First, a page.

What I don't like about hands like this is the sheer amount of result oriented-ness that they generate. Already I'm seeing a few Nh on the comments above. There's nothing nice about calling this flop push. You won't win in the long run by calling your stack on flop with nothing but AQ high. It worked off quite well here but that's not winning Poker.

3:07 AM  
Blogger Hammer Player a.k.a Hoyazo said...

Goat, the guy sadly went away as soon as I stacked him.

And everyone take l'artiste's advice and don't play AQ this way. I cannot say this enough, I did not play this hand in a smart poker way.

But I do find it to be a fun hand to look at.

3:21 AM  
Blogger Julius_Goat said...

Well, I'll still say 'nh' because I'd rather Hoy won it than dummy. But I wouldn't have called there. It's a ballsy call, but it's without question gamble-y. It's not for me. That sick feeling is shared by all the people calling against dummy when he did have some part of the board.

Bummer he didn't reload. A drunk chipspewer is gold. A drunk RELOADING chipspewer is platinum.

3:36 AM  
Blogger KajaPoker said...

The worst part of this call is that if this donk had Ace-rag where the rag is a ten, six or deuce you are only drawing to 3 outs.
I don't love this call with AQo after the flop, but poker is a situational game and you thought it was the right play for that particular situation and were right.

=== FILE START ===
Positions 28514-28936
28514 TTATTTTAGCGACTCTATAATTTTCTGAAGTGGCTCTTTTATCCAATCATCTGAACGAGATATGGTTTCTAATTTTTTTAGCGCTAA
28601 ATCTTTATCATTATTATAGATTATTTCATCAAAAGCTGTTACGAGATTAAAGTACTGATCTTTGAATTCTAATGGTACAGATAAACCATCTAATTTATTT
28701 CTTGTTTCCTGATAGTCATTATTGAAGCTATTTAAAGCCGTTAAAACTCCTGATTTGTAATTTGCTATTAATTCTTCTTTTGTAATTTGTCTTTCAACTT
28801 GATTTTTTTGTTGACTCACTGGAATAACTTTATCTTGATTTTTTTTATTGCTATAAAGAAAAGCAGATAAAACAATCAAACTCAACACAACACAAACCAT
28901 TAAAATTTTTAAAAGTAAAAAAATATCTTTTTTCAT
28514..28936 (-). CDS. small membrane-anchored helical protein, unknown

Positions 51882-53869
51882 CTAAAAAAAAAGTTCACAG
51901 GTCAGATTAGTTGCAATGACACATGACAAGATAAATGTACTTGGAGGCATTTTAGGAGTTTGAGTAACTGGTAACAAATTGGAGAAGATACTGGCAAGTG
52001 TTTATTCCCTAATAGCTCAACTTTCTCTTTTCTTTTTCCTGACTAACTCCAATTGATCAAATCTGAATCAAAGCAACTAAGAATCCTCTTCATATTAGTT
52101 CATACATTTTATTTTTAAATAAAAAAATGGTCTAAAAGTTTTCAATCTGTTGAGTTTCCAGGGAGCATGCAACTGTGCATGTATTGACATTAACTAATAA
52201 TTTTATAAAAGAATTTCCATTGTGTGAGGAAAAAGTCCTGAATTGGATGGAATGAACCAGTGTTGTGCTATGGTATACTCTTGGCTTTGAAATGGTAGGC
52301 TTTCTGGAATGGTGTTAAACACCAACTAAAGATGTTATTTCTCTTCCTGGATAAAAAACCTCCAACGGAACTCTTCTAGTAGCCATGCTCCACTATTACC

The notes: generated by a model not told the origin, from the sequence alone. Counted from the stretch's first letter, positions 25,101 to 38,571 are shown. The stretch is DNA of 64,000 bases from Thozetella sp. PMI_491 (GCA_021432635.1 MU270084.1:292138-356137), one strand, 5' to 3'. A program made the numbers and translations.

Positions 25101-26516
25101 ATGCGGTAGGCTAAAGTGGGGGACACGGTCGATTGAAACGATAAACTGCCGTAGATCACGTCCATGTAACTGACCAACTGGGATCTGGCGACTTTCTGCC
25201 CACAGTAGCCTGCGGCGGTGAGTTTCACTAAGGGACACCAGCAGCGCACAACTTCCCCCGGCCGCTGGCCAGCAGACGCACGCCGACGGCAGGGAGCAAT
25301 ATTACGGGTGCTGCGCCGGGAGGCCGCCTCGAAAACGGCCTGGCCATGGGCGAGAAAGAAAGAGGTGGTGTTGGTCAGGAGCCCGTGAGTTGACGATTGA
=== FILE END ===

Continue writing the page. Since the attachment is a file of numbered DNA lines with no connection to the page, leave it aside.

On the other hand, I have seen people call me down with AQo unimproved so many times in the last two weeks that I figure one of two things will happen:
1) Some of your thousands of readers will read and learn.
2) Some of your thousands of reader will keep calling with AQo unimproved.

3:42 AM  
Blogger iamhoff said...

Nice takedown Hoy. Glad to see I guessed right on his hand. I agree with Artiste...his shove was the correct move. For once, though, the suckout was averted. As you say, not the correct way to play AQ unless you're on a situational read. Nicely done, amigo.

5:32 AM  
Blogger Blinders said...

It would have been more interesting if you lost the hand, but I doubt you post about why you make that call when you actually lose the hand. I think you misplayed the hand at every decision point, but I like to play cash for low variance and never play 6-max. Just seems like a bunch of gambooling donks playing 6-max.

6:50 AM  
Blogger Klopzi said...

If there's anything I learned about AQ over the past little while is that you can safely call someone's all-in bet with it. Pre-flop, on the flop, river, whatever: it doesn't seem to matter. AQ always seems to win...

Sorry about the laptop. Hopefully you didn't pay for the primo Dell service agreement: 2 weeks for a new HD is pretty bad.

By the way, any chance of getting linked up on your site? I hate to ask but I really need some more traffic over on my end...

9:01 PM  
Blogger Gnome said...

Blinders: Yes, there are a bunch of gambooling donks playing 6-max. That's a good thing.
Hoy: I believe that the odds of any two unpaired hole cards hitting the flop are about 40 percent.

10:53 AM